7. Niket, you are completely correct! The flexibility in division is basically a tolerance of additional digits. I recognize this point in the second comment. Using digits for ten, eleven and twelve gives you the same capacity in decimal for continuing the tableau after having chosen the earlier digit one too small.

  8. Greetings All,

    I recently read the article from Duo Quartuncia about the "New Improved Number System" and find that it interesting while trying to get a good feel for some of the properties that this improvement enhances to the base-10 number system.

    It would be good for you to post more simple examples of base operations to illuminate the various operation in comparrison to the base-10 systems.

    From what I have read, I like what I have seen very much and it may ( or may not in the worse case) bring light to some research that I am doing in being able to look at number systems in a different way.

    I would also be very interested in reading any additional papers on this subjust that may be about as well as eagerly looking forward to your up and coming post relating to higher operations like "squaring" and higher powers as well as the "roots".

    Additionally, if you (Duo) or any one else on the blog has some more information (and examples) on this very interesting topic then I would really like to hear from you since I am stiull trying to get use to the system.

    I can be reached at:

    lonnie (at) outstep (dot) com

    Great job and continued success.

  9. Greetings All,

    I am working to get a good feel for the "extended" Base-10 number system as I think that it exhibits some nice properties that are of great benefit.

    currently, I have a feel for conversion of numbers B10 to EB10 and back, but do not have a complete feel for some of the things that happen in addition and subtractions.

    For Example:

    alpha + beta = gamma
    alpha - beta = 1


    gamma - delta = 1 (????)
    gamma + delta = ????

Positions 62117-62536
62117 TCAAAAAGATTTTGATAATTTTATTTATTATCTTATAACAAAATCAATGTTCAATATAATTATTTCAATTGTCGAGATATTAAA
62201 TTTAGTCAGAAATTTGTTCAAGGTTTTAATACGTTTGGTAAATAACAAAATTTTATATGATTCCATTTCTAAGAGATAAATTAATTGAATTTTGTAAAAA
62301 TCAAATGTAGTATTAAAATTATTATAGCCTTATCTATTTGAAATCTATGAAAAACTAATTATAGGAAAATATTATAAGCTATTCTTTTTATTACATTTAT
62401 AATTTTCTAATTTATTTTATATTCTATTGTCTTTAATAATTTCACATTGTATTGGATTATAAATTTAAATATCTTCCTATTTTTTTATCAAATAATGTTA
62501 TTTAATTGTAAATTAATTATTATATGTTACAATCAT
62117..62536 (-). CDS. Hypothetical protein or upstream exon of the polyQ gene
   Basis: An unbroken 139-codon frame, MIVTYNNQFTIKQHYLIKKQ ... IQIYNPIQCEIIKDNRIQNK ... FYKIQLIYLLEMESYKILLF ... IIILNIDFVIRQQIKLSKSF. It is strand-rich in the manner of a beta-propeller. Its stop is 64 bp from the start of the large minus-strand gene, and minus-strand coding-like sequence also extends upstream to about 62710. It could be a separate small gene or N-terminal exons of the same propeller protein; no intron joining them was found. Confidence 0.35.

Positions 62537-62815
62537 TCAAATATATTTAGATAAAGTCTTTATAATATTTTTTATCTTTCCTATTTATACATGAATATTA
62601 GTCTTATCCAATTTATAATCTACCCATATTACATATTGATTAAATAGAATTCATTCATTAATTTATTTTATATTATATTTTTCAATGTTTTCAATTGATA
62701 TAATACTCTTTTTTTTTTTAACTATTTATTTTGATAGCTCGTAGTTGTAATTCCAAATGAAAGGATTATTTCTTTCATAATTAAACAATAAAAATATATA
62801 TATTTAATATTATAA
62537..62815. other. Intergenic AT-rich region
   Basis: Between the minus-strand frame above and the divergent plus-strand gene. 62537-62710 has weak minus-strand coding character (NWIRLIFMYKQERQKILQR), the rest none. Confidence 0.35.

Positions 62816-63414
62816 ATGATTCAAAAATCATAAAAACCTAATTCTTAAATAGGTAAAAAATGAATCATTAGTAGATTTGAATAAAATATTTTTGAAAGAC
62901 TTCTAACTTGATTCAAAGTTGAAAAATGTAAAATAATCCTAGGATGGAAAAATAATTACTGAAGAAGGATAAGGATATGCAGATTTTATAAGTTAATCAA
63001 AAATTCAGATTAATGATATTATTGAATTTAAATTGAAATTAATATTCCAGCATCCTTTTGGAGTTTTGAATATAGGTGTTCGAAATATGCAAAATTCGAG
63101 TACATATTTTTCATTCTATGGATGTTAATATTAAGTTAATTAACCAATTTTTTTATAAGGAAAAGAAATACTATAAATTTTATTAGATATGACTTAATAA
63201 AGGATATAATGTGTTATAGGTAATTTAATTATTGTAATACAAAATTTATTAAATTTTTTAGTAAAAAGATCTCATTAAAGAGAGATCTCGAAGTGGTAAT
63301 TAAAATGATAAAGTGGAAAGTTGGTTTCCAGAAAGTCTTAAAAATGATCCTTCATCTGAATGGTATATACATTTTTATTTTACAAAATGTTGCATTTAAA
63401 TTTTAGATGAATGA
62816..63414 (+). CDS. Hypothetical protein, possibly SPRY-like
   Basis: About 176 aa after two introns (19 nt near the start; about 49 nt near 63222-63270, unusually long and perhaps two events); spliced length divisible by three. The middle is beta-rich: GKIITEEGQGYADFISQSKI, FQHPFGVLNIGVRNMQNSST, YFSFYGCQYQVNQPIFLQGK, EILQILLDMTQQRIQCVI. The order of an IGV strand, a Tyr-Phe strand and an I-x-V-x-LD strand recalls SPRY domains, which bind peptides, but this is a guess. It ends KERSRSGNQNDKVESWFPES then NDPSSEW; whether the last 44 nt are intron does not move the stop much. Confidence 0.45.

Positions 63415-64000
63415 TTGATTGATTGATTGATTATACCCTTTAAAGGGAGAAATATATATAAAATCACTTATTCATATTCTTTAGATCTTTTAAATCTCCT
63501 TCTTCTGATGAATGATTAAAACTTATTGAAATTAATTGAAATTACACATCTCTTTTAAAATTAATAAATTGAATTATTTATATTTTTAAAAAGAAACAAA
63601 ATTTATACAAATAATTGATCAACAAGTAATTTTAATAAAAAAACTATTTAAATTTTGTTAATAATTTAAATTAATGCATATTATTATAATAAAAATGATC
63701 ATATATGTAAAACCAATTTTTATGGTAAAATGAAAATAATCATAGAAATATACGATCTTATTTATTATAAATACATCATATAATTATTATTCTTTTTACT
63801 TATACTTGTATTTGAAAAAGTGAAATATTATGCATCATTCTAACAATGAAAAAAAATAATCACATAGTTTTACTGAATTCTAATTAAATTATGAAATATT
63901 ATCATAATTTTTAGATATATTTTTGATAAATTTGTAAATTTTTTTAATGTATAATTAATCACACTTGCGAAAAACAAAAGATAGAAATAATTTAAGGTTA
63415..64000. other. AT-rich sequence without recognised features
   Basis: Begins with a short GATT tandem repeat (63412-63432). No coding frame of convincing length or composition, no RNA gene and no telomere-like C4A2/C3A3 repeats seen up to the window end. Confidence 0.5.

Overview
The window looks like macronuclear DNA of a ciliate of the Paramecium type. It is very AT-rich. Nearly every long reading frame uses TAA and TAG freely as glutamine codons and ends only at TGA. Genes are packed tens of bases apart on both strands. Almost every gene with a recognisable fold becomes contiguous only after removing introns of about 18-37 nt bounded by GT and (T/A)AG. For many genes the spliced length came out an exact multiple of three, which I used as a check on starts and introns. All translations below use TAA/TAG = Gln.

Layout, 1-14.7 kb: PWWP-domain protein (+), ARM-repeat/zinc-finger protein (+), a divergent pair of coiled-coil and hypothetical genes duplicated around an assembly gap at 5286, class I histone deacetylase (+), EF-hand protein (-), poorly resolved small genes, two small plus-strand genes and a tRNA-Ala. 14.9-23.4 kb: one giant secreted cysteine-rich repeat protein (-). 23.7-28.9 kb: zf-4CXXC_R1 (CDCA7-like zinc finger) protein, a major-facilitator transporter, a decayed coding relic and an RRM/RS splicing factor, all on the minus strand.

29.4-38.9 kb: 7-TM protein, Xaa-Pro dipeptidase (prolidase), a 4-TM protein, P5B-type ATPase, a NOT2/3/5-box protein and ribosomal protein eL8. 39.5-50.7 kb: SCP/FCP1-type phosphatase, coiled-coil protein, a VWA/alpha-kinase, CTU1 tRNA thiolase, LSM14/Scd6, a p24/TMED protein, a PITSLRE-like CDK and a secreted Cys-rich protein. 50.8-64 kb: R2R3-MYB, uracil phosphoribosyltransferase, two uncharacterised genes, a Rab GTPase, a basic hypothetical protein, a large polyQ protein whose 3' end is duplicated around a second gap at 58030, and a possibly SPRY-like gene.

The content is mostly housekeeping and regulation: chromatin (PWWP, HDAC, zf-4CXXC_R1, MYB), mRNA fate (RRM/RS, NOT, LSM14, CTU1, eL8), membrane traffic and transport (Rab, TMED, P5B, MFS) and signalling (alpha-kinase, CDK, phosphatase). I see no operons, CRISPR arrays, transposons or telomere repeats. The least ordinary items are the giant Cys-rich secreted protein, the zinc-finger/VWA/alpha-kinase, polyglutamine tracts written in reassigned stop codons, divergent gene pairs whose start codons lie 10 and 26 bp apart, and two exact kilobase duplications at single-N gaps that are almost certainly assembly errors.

and is,

    5 + 1 = alpha or ( 1 alpha )

    Additionally, on the multiplication table you have included (eplison) which brings in symmetry but in your division problem, you are not using it and only going from (-4 to 5).

    could you please explain a little more about this and how using additional tokens enhances the "tolerance" in such operations as division.

    In the division problem presented, I can see how things progress although I am still working on understand the addition operations which should come in time, and you mentioned that finding the first digit is harder, but that we can basically ignore all but the most significant digit at a time.

    I am wondering what would have happened if you tried to divide this instead:

    122δδ1 / 3δγ

    and started off by choosing a 4 since 3*4 = 12,

    122δδ1 / 3δγ = 4??

    then would the system still be "self-correcting" as I really like that property and would like to understand it better in t his system.

    Sorry for the long post but I find this system to be very exciting and think that I will be able to use it a lot in the future.


  10. Hey Lonnie; welcome to my corner of the web. Thanks for the interest you've shown in this!

    You have the calculations with alpha and beta and gamma and delta correct.

    The extra one you ask about is gamma plus delta. The answer is:
    γ + δ = α3